Leningrad: [Izd. Nauchno-Issledovatel’skogo instituta kormov], 1942. 8 pp. 13x9,5 cm. In original printed wrappers. Near fine.
First and only edition. One of 10 000 copies.
An extremely rare survival of time and curious brochure on the role of Vitamin A and ways to get it in the wartime conditions. According to the book, contemporary experiments with this vitamin at Moscow University successfully showed its influence on visual acuity and light adaptation. For that time, it was incredibly important for pilots, snipers, et al.
This edition was published in the besieged Leningrad. It wasn’t about how to stay safe and alive, but compilers took care of the population from the very essence of their nutrition. Without access to closed stocks of food, people were forced to obtain nutrients from various wild herbs.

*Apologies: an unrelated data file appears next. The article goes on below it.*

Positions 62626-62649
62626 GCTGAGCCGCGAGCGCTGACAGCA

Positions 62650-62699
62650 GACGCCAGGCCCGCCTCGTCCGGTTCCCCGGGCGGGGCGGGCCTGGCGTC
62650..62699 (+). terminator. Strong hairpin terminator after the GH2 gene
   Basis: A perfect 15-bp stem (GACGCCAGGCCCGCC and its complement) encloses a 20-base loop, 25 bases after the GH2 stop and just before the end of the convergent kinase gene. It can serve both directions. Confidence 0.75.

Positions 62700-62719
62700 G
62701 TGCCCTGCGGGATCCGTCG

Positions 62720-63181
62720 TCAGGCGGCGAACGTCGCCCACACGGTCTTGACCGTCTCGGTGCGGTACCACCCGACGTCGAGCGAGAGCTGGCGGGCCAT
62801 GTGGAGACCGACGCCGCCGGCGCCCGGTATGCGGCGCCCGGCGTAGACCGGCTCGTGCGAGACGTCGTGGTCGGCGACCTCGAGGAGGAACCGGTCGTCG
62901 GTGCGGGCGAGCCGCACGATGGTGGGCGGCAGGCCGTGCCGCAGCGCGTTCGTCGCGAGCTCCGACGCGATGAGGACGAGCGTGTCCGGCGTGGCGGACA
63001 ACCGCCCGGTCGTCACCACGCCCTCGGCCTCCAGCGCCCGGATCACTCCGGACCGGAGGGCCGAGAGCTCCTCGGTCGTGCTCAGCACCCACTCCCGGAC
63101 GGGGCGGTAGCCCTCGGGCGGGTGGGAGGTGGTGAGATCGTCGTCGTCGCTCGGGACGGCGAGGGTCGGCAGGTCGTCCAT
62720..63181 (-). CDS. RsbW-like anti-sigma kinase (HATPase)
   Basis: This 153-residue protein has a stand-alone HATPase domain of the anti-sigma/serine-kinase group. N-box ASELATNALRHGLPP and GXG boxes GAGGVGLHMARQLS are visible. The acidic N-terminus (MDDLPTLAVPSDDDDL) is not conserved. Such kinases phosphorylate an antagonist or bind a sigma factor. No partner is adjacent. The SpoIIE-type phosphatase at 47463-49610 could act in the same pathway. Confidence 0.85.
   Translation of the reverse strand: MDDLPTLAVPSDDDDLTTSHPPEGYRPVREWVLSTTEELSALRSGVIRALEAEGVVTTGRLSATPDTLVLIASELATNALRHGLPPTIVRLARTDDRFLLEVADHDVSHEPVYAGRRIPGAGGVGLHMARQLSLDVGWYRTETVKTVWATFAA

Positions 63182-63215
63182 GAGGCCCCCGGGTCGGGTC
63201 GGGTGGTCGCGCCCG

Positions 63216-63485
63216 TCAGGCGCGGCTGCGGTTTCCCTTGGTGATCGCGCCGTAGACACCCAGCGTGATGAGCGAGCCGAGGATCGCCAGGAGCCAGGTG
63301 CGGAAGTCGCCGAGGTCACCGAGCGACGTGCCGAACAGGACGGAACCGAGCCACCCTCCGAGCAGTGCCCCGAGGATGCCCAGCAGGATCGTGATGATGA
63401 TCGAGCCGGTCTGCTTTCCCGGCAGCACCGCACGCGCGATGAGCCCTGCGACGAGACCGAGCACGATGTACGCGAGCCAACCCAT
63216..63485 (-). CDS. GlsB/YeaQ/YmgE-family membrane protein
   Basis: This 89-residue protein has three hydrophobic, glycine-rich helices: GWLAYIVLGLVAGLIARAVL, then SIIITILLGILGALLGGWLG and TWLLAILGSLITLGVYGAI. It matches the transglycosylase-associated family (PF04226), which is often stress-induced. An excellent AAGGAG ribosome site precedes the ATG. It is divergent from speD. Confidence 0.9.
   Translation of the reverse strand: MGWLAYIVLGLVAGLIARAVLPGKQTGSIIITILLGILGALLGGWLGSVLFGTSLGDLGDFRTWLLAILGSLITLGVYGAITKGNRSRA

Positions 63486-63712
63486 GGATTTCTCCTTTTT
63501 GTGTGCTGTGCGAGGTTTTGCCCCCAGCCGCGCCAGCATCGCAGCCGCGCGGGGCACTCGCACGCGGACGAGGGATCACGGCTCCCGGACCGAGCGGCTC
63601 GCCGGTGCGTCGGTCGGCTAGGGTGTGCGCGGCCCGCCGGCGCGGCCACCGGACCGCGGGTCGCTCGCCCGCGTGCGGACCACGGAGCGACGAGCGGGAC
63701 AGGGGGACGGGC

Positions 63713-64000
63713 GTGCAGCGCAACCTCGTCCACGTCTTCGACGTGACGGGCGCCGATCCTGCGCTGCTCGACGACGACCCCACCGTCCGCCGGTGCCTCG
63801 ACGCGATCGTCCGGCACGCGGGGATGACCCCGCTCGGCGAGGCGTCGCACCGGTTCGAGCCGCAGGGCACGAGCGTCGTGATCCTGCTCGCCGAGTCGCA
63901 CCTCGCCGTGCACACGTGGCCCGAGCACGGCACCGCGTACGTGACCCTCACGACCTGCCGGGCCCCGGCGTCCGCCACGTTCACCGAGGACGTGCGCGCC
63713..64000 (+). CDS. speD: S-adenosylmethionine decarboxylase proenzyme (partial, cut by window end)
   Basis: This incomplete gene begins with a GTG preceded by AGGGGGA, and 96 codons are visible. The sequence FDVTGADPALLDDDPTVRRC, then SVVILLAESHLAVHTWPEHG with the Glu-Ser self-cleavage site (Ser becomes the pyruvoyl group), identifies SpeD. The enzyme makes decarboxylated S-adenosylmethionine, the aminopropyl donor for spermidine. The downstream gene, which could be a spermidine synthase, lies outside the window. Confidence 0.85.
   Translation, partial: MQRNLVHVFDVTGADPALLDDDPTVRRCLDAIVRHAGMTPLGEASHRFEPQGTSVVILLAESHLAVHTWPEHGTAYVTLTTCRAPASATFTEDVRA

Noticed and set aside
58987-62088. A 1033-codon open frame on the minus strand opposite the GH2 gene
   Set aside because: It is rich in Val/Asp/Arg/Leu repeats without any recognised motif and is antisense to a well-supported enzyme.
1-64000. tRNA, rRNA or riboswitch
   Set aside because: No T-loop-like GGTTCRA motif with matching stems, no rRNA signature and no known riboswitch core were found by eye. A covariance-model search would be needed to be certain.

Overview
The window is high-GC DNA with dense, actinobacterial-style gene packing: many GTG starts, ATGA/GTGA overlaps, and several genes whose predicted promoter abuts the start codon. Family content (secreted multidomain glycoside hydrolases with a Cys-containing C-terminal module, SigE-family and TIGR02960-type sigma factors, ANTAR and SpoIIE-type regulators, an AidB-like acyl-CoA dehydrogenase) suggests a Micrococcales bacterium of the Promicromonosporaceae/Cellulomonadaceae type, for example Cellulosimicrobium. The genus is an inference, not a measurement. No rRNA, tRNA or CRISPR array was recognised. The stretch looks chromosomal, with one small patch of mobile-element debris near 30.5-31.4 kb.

The approach was invented by an Experimental Laboratory of Vitamin Concentrates. They created a recipe for carotene extraction supplementing it with a calculation of how to prepare the extract for a certain number of people. The recipe was based on greens that people were able to find outside. Green parts of legumes were indicated as the most suitable because of a high level of protein. The resulting extract could be processed and preserved for further use. One of the options was drying it and forming tablets. The next year a similar memo was printed on Vitamin C.
No copies are found in Worldcat.